Arabian Business reported that a perceived risk of economic slump post Qatar’s 2022 FIFA World Cup could see it import 20% to 25% of the necessary steel for construction projects from neighboring GCC nations such as Saudi Arabia, UAE and also India.
Analyst Frost & Sullivan has tipped Qatar and Saudi Arabia to consume some 50% of the GCC’s building materials over the next decade or so.
A recent in depth report by the research firm stated that both countries have ramped up construction activities due to the growth in economic cities in the Kingdom and the run up towards the world’s most prominent football tournament in Qatar. Earlier this year, Frost & Sullivan labeled the liquefied natural gas rich emirate a boom in the making.
Mr Kumar Ramesh Frost & Sullivan’s industry manager, environmental and building technologies practice for MENA and South Asia said that “Driven by the ambition of hedging from an oil and gas-based economy towards a hub for tourism and finance, the GCC region is expected to spend USD 452 billion on infrastructure projects. Based on the current and ongoing projects, the conservative market estimates for building construction materials is pegged at USD 145 billion. At an aggregate level, the growing infrastructure investment is expected to drive the demand and growth of the building construction material industries in the GCC region.”
Mr Ramesh said that “To illustrate, if the investment in infrastructure projects is growing at a rate of 10% a year the demand for building construction materials and growth of the related industries would always be on a positive trajectory at 1.5 to three times magnitude. The need to buy steel and other associated materials will be one of Qatar’s key priorities. A quick estimate of the installed capacity shows the country to have eight to ten million tons with Qatar Steel being the leading market player.”
He said that steel manufacturers can expand the capacity riding high on the infrastructure investment towards the FIFA World Cup 2022. One fear expressed by many, however, is will supply be able to keep up with demand? Supply can be kept up under two circumstances namely, if normal economic conditions prevail, and if the raw materials supply and prices are favorable to the building materials industry,” opined Ramesh. In a typical construction project, the building material cost component is estimated at 32% of the total cost of the project. The construction and building materials markets in the GCC region are highly dynamic.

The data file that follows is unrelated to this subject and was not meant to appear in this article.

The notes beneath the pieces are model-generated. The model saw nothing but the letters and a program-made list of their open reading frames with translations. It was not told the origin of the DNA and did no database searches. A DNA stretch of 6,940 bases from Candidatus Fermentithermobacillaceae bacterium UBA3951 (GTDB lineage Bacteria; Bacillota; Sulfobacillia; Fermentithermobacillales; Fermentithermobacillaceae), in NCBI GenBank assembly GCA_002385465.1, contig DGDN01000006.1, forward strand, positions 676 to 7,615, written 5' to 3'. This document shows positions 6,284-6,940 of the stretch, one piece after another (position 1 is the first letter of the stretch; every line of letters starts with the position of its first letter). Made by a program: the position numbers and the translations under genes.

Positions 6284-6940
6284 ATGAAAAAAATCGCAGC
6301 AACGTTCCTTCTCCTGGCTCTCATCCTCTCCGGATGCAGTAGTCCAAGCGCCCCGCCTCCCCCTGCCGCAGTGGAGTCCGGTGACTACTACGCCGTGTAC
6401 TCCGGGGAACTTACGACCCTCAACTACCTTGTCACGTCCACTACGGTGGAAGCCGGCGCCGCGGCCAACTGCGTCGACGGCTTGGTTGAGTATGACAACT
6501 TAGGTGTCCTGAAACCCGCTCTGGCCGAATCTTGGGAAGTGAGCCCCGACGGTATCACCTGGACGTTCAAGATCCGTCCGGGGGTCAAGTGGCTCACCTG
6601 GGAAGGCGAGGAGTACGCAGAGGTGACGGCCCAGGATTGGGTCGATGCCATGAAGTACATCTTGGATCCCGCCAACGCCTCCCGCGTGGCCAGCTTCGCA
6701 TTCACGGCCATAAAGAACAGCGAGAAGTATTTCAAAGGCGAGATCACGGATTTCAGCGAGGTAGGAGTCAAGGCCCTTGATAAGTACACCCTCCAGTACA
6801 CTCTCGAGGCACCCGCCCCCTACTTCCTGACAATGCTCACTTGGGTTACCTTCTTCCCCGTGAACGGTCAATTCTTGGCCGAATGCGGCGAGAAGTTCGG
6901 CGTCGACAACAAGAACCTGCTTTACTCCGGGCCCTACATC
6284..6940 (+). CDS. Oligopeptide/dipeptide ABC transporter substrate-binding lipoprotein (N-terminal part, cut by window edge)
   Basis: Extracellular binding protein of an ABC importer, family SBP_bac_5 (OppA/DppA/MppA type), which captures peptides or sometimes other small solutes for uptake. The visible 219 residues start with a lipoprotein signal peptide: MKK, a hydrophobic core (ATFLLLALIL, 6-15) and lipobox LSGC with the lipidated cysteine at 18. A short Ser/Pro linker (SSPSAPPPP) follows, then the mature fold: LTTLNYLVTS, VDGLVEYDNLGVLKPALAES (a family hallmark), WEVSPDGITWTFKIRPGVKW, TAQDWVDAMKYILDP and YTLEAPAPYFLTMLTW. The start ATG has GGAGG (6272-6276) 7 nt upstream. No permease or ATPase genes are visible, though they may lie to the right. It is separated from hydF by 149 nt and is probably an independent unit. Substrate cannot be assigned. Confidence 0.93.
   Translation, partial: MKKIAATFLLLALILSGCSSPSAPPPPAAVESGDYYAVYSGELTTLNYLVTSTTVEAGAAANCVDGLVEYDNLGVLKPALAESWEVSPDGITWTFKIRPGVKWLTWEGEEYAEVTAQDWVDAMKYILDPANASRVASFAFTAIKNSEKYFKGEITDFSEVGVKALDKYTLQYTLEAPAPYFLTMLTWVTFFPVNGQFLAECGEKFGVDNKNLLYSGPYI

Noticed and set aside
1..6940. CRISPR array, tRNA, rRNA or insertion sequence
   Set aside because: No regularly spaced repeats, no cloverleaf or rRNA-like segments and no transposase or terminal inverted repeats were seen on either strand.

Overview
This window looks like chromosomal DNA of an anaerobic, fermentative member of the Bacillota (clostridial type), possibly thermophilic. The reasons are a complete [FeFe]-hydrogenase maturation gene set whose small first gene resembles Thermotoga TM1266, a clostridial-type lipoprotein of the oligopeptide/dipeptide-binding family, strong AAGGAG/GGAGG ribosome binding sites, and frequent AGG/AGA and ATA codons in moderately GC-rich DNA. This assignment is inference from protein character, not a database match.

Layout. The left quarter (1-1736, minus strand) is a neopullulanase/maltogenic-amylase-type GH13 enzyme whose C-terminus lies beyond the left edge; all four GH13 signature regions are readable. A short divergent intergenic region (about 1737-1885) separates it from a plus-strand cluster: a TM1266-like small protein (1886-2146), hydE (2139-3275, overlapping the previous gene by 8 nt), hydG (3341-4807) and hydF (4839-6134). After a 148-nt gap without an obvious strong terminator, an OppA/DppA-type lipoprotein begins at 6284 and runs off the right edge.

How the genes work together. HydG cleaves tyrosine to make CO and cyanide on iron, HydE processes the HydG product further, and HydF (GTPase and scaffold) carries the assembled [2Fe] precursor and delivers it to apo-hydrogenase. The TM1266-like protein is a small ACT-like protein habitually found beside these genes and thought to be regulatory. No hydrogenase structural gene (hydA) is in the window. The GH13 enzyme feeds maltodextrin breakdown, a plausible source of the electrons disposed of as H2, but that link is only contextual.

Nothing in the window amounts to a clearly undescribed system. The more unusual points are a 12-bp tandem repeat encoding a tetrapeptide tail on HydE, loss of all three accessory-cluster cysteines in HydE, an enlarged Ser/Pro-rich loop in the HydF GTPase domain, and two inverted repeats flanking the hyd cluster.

Mr Ramesh said that “The recent fall in the prices of construction material in Qatar is one of the best examples of volatile prices. However, the market is slowly gaining momentum. The price movement varies from country to country depending on the supply and demand in respective countries.”
He said that the prime driver of this phenomenon is the realistic infrastructure investment plans of the GCC governments, availability of inexpensive energy and skilled labor with expatriates from India for operational roles and Europe for managerial roles, at a low cost to support the manufacturing of steel products.
The annual demand for steel products in the GCC region stands at over 40 million tonnes and is expected to grow at 5% to 6% over the next five years. With some 67 steel plants currently in the Middle East region with an investment valued at USD 2.8 billion the steel industry in the GCC region has attracted a staggering USD 6.5 billion worth of investment to aid growth.
Mr Ramesh said that increasing demand, strong competition increasing cost of raw materials and labor will lead to an increase in the price by 5% to 7% in the medium term of three to 4 year. Steel manufacturers in the GCC are exerting efforts to integrate and consolidate their position through mergers and acquisitions. The GCC is expected to be one of the biggest in the global steel market with by products such as pipes and tubes. Also the change will help the region to diversify its oil and gas based income.
Sourced from arabianbusiness.com